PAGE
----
Upon arriving in New Zealand, I've definitely noticed the presence of the Māori, the indigenous Polynesian people who arrived in New Zealand by 1300 A.D. As reflected in the current day names of most cities and streets, the Māori language is also the national language of New Zealand.
While our Winter Term trip focuses more on the country's geological history than its political history, we embraced our Liberal Arts roots and spent Tuesday night learning about the Māori culture at Te Pō, an indigenous evening experience at the Te Puia Māori Cultural Center, in Rotorua, New Zealand. The experience included a traditional pōwhiri (Māori welcoming ceremony), a kapa haka (Māori concert), a Māori feast as well as a trip to the Te Whakarewarewa Geothermal Valley. During the kapa haka, several students volunteered to learn some of the traditional dance moves, as shown in the video below.
Have you ever participated in a ceremony of a different culture before? If so, what did you take away from the international experience?
While we initially planned on visiting White Island on Tuesday morning, dicey weather conditions forced us to reschedule our tour for Wednesday at 8:30 a.m. After driving about 70 miles from Rotorua (where our hostel was located) to Whakatane (where the White Island boat tours launch from), we were ecstatic to find pristine conditions -- blue skies, no wind, and unlimited visibility.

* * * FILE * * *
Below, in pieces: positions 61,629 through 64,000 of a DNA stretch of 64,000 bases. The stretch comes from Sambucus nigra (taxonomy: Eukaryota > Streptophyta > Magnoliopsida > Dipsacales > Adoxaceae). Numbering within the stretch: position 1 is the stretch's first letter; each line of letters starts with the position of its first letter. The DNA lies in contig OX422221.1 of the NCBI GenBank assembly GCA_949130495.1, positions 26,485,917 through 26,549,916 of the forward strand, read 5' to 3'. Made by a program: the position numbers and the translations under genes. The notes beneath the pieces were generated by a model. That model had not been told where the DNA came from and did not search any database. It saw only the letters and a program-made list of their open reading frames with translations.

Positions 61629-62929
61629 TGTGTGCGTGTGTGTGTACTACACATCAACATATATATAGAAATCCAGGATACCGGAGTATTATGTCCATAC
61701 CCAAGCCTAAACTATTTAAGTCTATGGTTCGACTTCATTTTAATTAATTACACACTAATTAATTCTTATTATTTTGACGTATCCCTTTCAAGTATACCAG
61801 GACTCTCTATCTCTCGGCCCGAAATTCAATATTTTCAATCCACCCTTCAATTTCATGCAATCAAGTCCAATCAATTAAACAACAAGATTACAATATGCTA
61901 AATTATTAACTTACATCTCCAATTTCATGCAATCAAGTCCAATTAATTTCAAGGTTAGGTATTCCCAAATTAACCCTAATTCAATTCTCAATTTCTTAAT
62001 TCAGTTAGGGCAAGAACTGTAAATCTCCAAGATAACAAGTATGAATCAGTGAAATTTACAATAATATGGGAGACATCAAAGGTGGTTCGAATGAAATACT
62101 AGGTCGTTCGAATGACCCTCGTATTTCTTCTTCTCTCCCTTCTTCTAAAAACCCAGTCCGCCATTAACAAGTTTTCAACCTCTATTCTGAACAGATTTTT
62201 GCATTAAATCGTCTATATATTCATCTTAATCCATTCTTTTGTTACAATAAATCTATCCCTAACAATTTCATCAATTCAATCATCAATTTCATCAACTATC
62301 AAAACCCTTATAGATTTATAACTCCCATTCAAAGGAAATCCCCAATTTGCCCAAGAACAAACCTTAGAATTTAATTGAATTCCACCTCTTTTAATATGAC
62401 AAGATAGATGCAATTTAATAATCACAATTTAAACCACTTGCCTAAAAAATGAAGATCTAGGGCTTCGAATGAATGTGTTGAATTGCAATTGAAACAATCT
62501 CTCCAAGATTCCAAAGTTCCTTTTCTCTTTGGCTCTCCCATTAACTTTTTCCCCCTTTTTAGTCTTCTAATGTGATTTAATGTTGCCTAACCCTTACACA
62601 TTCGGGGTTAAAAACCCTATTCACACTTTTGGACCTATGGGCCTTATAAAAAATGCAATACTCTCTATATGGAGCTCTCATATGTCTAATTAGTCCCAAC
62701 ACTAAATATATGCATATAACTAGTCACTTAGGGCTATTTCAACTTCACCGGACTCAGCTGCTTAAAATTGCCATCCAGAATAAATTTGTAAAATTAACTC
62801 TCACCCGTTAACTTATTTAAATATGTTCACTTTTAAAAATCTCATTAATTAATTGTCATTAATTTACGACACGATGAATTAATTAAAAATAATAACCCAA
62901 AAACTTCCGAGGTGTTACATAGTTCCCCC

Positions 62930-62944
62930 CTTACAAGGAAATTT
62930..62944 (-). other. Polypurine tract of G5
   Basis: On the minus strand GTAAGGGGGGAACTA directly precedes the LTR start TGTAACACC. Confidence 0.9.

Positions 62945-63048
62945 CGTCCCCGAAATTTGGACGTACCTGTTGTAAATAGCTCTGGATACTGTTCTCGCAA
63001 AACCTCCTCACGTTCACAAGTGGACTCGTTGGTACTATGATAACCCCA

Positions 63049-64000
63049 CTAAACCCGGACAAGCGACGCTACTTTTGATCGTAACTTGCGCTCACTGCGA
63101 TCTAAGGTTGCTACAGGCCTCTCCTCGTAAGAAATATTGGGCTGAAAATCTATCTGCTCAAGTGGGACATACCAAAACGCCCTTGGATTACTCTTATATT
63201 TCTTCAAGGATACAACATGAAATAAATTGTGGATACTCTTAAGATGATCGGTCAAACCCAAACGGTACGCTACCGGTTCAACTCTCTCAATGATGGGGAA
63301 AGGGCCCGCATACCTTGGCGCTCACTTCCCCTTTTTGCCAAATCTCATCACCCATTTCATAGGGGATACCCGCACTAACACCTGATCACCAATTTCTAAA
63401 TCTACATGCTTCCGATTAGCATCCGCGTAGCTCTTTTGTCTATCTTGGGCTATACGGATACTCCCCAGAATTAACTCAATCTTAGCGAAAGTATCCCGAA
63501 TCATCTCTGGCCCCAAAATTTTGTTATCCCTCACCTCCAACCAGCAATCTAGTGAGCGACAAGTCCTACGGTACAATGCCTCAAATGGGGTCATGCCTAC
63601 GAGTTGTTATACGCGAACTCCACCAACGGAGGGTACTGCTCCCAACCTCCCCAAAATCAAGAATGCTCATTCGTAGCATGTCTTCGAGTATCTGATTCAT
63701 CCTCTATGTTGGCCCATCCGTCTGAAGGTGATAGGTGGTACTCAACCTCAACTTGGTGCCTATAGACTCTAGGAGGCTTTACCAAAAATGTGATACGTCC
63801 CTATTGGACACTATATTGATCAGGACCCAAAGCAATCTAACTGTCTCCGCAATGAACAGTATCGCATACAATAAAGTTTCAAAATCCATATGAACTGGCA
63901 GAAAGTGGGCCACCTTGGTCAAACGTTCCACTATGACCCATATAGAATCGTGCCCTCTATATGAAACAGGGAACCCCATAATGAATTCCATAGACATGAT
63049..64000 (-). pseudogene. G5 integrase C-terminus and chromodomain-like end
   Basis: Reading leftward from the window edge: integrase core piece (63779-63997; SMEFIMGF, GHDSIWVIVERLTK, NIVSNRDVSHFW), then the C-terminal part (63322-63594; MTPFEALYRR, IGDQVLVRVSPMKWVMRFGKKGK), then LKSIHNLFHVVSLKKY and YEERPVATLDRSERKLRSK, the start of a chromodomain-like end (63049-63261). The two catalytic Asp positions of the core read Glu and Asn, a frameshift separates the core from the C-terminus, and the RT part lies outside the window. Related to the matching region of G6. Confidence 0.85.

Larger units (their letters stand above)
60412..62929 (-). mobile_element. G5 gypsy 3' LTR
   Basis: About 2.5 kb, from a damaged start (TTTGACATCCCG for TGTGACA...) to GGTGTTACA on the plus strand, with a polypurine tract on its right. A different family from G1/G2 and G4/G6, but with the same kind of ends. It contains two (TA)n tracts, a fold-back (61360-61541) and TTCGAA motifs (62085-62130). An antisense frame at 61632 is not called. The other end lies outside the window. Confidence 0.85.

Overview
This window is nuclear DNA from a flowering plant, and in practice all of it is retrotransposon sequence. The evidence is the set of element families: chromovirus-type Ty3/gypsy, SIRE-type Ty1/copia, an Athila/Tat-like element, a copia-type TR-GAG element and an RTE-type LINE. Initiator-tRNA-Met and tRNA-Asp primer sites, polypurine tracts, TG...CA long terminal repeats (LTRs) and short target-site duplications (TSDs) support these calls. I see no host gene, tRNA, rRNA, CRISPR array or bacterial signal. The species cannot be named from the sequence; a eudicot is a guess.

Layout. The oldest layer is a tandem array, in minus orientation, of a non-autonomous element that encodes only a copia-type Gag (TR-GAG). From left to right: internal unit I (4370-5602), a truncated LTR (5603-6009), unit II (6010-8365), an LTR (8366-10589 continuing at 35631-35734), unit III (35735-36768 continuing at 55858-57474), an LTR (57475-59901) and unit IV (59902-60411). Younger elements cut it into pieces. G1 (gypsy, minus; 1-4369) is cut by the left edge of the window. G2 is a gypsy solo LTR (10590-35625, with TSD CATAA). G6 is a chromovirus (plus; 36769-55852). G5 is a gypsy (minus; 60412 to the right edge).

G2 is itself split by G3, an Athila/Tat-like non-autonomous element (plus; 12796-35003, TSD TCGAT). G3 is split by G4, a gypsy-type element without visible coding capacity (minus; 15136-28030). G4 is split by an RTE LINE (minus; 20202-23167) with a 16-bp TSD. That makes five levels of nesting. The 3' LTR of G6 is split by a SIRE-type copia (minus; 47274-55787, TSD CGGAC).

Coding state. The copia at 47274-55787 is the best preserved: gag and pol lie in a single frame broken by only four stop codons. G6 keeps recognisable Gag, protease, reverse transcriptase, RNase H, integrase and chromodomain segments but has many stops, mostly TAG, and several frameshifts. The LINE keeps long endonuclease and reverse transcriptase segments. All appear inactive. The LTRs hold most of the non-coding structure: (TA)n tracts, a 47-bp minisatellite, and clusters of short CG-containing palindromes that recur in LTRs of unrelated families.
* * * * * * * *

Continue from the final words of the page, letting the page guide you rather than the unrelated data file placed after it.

After a two hour boat ride in the Pacific Ocean, we arrived at White Island, New Zealand's only live marine volcano. With the help of our tour guide, we hiked around the island, stopping every now and then for explanations of what we were seeing.
During our walk, we were able to see the crater and its spike dome, which is the cooled magma. Jim likened the spike dome to a cork on a champagne bottle, holding the magma back until the pressure is too much and it explodes. As geology students, our tour was particularly important because it provided us with a chance to stand inside an active volcano, which are generally not accessible to the public.
On our boat ride back, we ran across a pod of over 50 dolphins. Immediately, everyone moved to the sides of the boats, cameras in hand. Instead of swimming away from us, the dolphins dove, jumped, and did tricks around our boat for a solid 15 minutes. I don't know who was enjoying it more -- the dolphins or us. Shortly after the dolphin encounter, our tour guide spotted a blue penguin, the smallest penguin in the world, floating nearby.